According to Tuesday's Washington Post, Israeli researchers -- in the "most rigorous" such analysis to date -- have found "a significant relationship" between rates of autism disorders among children and the age of their fathers: "When fathers are in their thirties, children have about 1 1/2 times the risk of developing autism of children of fathers in their teens and twenties. Compared with the offspring of the youngest fathers, children of fathers in their forties have more than five times the risk of developing autism, and children of fathers in their fifties have more than nine times the risk." That's controlling for other variables such as the mother's age and socioeconomic status; as another pertinent leveling factor, Israel has universal health insurance and access to care, prenatal and otherwise. (You can read a brief abstract of the article in the latest issue of the Archives of General Psychiatry.)
National Public Radio reports that there are at least two ways to explain these findings. One possibility, according to Craig Newschaffer, professor and chairman of epidemiology and biostatistics at the Drexel University School of Public Health in Philadelphia, is that (NPR's paraphrase) "older men who carry genes associated with autism are, for some unknown reason, more likely to pass along the risk from those genes." Another is that sperm mutations are more common with age; these could lead to problems such as autism.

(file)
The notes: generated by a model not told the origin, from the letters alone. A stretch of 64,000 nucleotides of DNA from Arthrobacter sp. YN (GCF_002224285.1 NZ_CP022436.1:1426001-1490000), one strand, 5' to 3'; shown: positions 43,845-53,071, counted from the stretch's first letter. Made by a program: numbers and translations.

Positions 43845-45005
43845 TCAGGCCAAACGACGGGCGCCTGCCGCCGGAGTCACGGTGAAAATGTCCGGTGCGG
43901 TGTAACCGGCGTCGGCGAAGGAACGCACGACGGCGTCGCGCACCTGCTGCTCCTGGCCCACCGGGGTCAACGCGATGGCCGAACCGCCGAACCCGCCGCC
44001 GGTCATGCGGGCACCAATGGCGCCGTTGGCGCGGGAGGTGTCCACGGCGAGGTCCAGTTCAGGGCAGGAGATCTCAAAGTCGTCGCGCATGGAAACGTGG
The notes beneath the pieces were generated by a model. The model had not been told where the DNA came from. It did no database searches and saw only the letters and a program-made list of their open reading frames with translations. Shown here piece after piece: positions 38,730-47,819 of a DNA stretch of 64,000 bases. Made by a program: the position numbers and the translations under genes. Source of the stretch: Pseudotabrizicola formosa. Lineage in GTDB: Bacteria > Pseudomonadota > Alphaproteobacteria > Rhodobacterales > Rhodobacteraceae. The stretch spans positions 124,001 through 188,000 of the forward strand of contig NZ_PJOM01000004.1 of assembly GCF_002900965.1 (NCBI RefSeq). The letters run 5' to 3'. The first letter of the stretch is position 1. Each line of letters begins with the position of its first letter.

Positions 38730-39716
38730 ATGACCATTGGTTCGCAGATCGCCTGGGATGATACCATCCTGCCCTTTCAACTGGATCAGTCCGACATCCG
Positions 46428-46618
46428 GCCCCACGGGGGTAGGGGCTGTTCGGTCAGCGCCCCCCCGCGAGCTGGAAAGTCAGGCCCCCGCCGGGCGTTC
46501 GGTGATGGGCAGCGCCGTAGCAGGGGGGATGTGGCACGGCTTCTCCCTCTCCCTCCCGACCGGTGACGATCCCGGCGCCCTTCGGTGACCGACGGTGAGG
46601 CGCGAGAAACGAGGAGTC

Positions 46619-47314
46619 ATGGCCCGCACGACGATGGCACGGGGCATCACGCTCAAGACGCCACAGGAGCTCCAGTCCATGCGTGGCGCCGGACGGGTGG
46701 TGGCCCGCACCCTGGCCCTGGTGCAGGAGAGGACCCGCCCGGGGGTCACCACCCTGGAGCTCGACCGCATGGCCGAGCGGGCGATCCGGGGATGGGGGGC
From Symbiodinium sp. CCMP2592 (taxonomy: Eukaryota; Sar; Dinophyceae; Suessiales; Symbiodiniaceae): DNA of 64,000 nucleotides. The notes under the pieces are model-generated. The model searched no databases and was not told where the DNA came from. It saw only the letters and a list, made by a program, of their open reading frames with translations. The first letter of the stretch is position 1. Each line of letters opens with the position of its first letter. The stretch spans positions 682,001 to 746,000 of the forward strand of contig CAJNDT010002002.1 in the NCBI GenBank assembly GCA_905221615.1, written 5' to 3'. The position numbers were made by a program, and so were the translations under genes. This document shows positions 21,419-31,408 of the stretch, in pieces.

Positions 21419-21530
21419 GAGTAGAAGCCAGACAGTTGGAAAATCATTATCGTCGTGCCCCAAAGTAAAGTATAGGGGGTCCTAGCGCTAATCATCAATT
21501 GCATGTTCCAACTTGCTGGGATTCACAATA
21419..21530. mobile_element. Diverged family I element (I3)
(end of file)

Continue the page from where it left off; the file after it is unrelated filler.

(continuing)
There's nothing "happy" about this news, but in a certain way, it's welcome. For one thing, of course, as the Post notes, it "presents an intriguing new avenue for research" into autism. For another, the old avenue generally runs back to ... the mother. Not that that's invalid research in and of itself, but that often-lopsided focus (odd, considering the whole two-to-tango thing) does help perpetuate the notion, both medical and civilian, that birth defects, developmental problems and the like -- not to mention fertility issues to begin with, which I discussed in the same light here -- are the "fault" of women who, whether they're "picky" or "career-focused" or just plain not paying attention, "wait too long" to have children. In other words -- and I say this smirk-free, with no intention to reassign any sort of blame -- research such as this helps confirm that it's not just our eggs that can "spoil." And, ideally, prompts us to think about such matters in a much broader, more useful, paradigm. "Probably like females, males have a reproductive age," Newschaffer observed to NPR, and that's how 'we should start thinking about it.'"